In FIG. 2 is shown a modification of polarizing light projec tion assembly 10. included therein is an opaque shield 60 having a concave spherical reflecting surface 62 positioned so filament 16 is at its center of curvature. Reflecting surface 62 intercepts all light emitted by filament 16 which would not be incident on metal reflecting surface 14. It reflects that light back on itself whence it passes through the loose coils of filament 16 to incidence on reflector l4. Reflector 14 projects it as a beam. Opaque shield 60 with reflecting surface 62 insures that all light emitted by polarizing light projection assembly 10 is within a controlled beam. On the opposite side of opaque shield 60 from reflector 62 is a second reflecting surface 64 shaped to reflect any rays, such as 66e, from the parabolic surface of polarizer 24 into a beam which is projected forward toward polarizer 24. Reflecting surface 64 can be coated with any metal which enhances the conversion to elliptical form of incident linearly polarized light. Rotation of the rejected polarization component in incremental quantities to the transmitted polarization azimuth is the same as described above. Light possessing a horizontal polarization azimuth, reflected by polarizer 24, circulates between polarizer 24 and reflecting surface 64 until it is all rotated and transmitted. Two advantages are had using shield 60. Distribution of the polarized light emitted by assembly 70 can be controlled exactly and surface 64 can be coated with a metal selected to enhance the conversion of elliptic polarization while the metal for layer 14 is selected to enhance reflection.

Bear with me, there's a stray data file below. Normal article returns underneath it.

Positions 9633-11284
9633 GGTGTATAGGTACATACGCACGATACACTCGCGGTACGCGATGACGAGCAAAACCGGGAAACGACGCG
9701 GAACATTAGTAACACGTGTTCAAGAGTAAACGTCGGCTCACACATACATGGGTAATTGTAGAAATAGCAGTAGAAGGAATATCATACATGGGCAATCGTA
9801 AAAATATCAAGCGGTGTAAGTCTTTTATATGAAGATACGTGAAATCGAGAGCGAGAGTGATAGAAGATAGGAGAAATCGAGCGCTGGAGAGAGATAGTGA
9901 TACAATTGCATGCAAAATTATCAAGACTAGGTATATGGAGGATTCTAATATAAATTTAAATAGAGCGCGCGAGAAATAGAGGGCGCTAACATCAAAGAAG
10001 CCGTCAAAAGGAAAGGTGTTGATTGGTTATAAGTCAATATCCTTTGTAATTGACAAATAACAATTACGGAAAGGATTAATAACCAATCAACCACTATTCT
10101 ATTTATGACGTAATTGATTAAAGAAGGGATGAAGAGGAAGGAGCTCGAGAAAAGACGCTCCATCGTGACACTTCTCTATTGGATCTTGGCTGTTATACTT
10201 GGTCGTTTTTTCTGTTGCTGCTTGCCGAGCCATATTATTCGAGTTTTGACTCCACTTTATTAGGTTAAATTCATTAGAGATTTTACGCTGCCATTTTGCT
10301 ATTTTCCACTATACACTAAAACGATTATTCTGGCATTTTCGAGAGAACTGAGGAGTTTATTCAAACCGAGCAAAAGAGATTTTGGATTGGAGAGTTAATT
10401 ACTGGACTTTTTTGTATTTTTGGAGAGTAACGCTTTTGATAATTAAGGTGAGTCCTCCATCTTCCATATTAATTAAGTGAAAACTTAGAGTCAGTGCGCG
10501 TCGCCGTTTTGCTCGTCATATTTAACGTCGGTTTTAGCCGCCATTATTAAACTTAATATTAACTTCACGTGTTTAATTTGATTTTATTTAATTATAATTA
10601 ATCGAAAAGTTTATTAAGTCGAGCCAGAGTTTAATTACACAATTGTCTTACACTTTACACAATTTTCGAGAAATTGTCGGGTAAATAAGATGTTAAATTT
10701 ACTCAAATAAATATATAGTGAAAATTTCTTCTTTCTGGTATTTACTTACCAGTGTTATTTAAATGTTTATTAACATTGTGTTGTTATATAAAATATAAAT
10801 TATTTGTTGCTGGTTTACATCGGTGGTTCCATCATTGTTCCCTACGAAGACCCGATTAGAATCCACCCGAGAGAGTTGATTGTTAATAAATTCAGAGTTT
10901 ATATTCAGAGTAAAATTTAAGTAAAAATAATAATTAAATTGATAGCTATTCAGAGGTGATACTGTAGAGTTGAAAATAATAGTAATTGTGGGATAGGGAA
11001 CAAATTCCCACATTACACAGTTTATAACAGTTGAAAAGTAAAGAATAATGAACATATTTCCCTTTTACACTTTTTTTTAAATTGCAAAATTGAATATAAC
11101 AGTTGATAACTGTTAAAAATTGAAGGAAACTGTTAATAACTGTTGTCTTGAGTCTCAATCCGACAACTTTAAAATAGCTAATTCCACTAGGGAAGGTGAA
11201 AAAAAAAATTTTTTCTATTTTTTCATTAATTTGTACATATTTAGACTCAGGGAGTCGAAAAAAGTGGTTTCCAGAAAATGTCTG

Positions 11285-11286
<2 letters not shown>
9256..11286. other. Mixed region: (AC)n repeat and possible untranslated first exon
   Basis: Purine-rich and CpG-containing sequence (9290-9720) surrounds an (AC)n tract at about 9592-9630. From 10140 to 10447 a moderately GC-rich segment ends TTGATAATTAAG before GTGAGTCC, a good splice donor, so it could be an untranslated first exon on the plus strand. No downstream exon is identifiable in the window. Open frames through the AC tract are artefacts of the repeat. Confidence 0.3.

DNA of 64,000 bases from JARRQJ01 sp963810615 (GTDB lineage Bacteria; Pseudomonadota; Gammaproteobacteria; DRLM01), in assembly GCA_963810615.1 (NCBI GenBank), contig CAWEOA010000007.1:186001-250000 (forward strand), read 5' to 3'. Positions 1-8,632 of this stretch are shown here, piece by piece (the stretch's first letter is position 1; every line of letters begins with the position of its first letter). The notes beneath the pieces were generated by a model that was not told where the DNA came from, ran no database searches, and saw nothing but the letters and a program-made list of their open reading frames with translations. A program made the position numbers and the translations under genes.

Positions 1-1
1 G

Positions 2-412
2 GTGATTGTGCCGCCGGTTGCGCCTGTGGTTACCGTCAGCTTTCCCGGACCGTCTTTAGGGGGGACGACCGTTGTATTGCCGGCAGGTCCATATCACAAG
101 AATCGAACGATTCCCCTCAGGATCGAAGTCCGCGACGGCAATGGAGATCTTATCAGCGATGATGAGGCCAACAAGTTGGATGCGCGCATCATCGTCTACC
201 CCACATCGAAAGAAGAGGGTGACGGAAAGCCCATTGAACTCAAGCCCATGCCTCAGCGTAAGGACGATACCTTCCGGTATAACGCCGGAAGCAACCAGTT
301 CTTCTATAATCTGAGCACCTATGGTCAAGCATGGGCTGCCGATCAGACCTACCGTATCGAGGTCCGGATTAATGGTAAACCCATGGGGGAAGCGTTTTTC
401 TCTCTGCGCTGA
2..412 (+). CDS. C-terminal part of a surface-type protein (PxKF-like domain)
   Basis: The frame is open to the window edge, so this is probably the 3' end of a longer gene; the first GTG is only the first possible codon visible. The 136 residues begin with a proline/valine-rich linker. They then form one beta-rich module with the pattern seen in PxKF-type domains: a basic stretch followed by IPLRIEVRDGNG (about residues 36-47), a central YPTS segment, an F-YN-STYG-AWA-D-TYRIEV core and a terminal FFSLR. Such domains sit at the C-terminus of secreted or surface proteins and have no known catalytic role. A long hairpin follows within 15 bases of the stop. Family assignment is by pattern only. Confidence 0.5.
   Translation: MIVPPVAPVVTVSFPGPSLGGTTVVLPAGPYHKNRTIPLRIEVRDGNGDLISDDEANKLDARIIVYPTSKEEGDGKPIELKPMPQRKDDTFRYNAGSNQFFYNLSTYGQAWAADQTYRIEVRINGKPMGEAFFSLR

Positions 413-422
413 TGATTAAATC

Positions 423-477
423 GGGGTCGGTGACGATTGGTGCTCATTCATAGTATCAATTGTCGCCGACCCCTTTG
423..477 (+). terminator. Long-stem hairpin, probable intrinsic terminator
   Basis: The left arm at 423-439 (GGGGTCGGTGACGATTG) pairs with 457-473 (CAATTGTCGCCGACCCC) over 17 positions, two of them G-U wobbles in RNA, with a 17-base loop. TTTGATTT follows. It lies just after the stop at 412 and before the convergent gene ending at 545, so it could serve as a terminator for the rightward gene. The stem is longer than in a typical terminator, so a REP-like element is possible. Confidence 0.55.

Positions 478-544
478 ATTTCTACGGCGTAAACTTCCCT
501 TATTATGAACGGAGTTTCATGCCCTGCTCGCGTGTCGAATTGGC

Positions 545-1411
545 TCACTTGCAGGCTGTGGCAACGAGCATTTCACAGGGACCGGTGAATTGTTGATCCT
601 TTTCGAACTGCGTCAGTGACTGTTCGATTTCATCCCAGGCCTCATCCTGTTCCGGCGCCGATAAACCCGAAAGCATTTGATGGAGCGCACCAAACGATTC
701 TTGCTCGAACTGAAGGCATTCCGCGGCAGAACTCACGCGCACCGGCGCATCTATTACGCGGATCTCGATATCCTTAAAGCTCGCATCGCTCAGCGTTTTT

Light beams projected by assembly 10 or 70 can be modified in several ways. Parabolas l2 and 24 can be assembled with their optic axes tilted or so they are not confocal. Shapes besides parabolas can be used to control projected light beams. Still other techniques for controlling projected light beams are known in the art and their use is contemplated within the scope of this invention.

Since certain changes may be made in the above apparatus without departing from the scope of the invention herein involved, it is intended that all matter contained in the above description or shown in the accompanying drawing shall be interpreted as illustrative and not in a limiting sense.

What is claimed is:

1. Apparatus for projecting polarized light, consisting essentially of:

means for mounting a light source within said apparatus;

polarizing means, configured in thin sheet form, for linearly polarizing light incident thereon from said source by transmitting a first component of said light having a first polarization azimuth and reflecting a second component of said light having the orthogonal polarization azimuth, said polarizing means being concave with respect to said light source; and

reflecting means, situated opposite said polarizing means to directly receive said linearly polarized light reflected from said polarizing means, for elliptically polarizing said linearly polarized light.

2. The apparatus for projecting polarized light as described in claim 1, wherein said reflecting means comprises at least one metal surface.

3. The apparatus for projecting polarized light as described in claim 2, wherein said reflecting means comprises:

mirror means, concave with respect to said light source, for